Students share DNA opinions

If donating your DNA to medical research would aid in treating rare genetic anomalies, would you? If something in your genetic code could unlock a way to personalize cancer treatment for others, would you allow medical professionals to study it?

Together with Genomics England, we posed this question to university students at UCL in Central London to see what they thought. In a digital age where nothing is truly private, is your DNA any different than the photos you share on social media or putting your credit card information into Apple Pay?

One of the biggest issues students continued to bring up were those of anonymity as they would not want their name to be associated with their DNA sample.

Charles at UCLI’d be happy to donate my DNA as long as there was security on the data that I’m giving to the company. I’d want to know that it was anonymous and not attached to any personal details. I wouldn’t mind not getting the details back if it was anonymous I could go to another service if I wanted to get my health checked up. Charles


When asked to elaborate on anonymity, one student said even if something in their genetic code made them susceptible to rare illnesses, they still would not want their information to be attached to their name.

Liam at UCLI suppose you can get tests yourself separate from the study if you want, so I think I would definitely want it to be secure and anonymous. Liam


A few students we spoke with came from a public health background and were interested in the greater picture of the research.

Sophie at UCLI come from a public health discipline, so yeah, I’m always interested anything that can benefit the health of the population, but I’d also want to know where my information is going and if it would be going to anything more than a specific piece of research or if it would be passed on to other commercial uses. Sophie


Matias at UCLI’m from a public health background so I would fully agree to use my DNA information but I suppose it also depends on the objectives of the study and what is the use of the information that they would take. I think that would be the major question. Matias


Carmen at UCLWhat kind of medical research is the DNA for, who is founding it, and what are the final objectives? I think I will say I am willing to donate my DNA as long as I know the objectives. Carmen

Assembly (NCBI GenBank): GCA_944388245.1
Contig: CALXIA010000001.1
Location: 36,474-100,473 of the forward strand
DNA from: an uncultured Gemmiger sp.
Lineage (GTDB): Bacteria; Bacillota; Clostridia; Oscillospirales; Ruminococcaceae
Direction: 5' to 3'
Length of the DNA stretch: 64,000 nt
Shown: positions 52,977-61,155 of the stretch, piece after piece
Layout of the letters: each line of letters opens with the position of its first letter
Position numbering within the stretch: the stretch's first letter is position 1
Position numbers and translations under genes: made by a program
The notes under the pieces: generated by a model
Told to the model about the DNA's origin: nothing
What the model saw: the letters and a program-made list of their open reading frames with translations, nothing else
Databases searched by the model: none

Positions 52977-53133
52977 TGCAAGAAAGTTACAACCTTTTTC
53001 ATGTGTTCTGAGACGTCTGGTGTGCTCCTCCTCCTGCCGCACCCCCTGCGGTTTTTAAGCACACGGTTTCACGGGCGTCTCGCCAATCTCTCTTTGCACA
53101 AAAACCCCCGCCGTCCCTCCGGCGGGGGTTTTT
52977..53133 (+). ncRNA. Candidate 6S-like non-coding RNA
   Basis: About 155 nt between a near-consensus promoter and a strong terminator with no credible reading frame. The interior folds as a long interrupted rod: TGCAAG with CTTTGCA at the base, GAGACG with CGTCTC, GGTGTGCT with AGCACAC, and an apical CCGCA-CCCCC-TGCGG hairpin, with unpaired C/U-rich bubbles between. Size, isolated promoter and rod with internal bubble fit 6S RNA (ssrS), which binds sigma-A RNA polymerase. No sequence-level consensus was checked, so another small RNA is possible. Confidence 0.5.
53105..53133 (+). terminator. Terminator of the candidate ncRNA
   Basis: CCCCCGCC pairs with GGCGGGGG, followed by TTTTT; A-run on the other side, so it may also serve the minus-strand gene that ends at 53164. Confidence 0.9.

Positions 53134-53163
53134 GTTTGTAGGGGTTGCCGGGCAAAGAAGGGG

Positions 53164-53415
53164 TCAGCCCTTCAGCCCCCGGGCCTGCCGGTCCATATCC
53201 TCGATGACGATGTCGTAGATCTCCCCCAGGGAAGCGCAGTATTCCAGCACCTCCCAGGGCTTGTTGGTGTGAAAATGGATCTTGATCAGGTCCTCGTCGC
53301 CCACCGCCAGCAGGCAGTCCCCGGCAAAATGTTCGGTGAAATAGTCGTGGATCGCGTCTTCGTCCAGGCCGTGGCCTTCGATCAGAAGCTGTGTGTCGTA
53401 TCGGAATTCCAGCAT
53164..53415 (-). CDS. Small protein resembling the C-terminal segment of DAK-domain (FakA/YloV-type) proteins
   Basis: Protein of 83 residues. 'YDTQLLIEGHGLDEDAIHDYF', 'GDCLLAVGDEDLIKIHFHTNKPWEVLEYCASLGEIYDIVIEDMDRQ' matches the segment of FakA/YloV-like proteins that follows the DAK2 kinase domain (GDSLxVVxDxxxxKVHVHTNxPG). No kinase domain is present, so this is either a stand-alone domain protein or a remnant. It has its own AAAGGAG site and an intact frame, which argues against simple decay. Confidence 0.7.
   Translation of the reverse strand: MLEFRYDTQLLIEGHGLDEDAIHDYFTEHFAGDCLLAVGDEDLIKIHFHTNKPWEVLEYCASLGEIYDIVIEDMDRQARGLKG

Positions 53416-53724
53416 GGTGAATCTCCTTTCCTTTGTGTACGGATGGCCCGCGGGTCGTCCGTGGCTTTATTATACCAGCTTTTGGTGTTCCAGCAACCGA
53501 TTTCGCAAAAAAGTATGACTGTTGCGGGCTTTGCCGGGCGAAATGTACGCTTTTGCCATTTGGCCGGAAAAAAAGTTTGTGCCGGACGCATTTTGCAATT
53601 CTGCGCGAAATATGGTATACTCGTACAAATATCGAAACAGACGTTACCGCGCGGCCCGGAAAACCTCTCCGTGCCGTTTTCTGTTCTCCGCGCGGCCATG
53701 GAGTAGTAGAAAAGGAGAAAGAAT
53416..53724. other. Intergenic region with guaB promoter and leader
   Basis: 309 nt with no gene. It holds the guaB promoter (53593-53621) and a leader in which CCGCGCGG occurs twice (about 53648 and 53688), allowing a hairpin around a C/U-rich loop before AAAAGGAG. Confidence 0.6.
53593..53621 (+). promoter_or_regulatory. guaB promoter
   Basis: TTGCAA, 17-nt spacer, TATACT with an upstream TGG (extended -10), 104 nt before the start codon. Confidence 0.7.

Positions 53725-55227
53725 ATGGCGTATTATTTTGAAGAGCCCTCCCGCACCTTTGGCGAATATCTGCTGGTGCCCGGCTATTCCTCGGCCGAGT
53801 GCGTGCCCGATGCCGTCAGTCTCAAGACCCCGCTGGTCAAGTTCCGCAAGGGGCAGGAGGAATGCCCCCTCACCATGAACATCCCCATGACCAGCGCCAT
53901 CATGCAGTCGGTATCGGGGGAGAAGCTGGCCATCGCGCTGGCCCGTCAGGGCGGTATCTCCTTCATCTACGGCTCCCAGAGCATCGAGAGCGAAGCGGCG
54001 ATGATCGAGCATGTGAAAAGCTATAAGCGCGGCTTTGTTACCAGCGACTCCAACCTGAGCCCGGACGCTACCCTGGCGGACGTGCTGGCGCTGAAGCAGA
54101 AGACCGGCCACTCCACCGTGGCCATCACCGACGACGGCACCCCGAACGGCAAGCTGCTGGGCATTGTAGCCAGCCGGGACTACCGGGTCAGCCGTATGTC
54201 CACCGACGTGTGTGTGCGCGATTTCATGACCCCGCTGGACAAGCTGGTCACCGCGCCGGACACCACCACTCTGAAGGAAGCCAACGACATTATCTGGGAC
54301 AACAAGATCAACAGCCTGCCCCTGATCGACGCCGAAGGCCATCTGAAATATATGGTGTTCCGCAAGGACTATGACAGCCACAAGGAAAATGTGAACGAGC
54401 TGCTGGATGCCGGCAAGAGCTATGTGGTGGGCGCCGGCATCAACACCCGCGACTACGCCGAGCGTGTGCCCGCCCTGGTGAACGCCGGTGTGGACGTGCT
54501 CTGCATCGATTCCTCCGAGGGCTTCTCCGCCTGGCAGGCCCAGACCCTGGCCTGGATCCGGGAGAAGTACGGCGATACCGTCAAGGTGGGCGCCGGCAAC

Kay at UCLAs long as I fully understand how you’re going to use it and how safe the data is, that’s probably my only problem. Kay


One of the worries wasn’t even regarding anonymity, but whether or not the procedure would hurt.

Lynn at UCLOf course I would be interested in benefiting the medical field but it would be like, what kind of DNA would you be taking and whether it’s invasive or not. If it’s just a swab that’s fine with me. And definitely see what it’s benefiting and if it’s limited or not. Will it continue to go through generations and be misused, or would it just be for this study? Lynn


And other students were completely selfless in their views.

Maureen at UCLIf it would help someone, or help someone’s life, if someone needs something that I have I’d be happy to help. Maureen


Even for a generation who share everything online, there are still reservations when it comes to health information as, for them, it feels like the last thing they have that is private. Sharing photos of a house party is not nearly as invasive as sharing private medical details. Though students are willing to help better the medical field, they do still want to know that what is theirs is theirs and is not being misused or given to companies who can exploit their potential illnesses.

Let us know what you think, tweet us @vergemagonline with the hashtags #DNAgeYes and #DNAgeNo.

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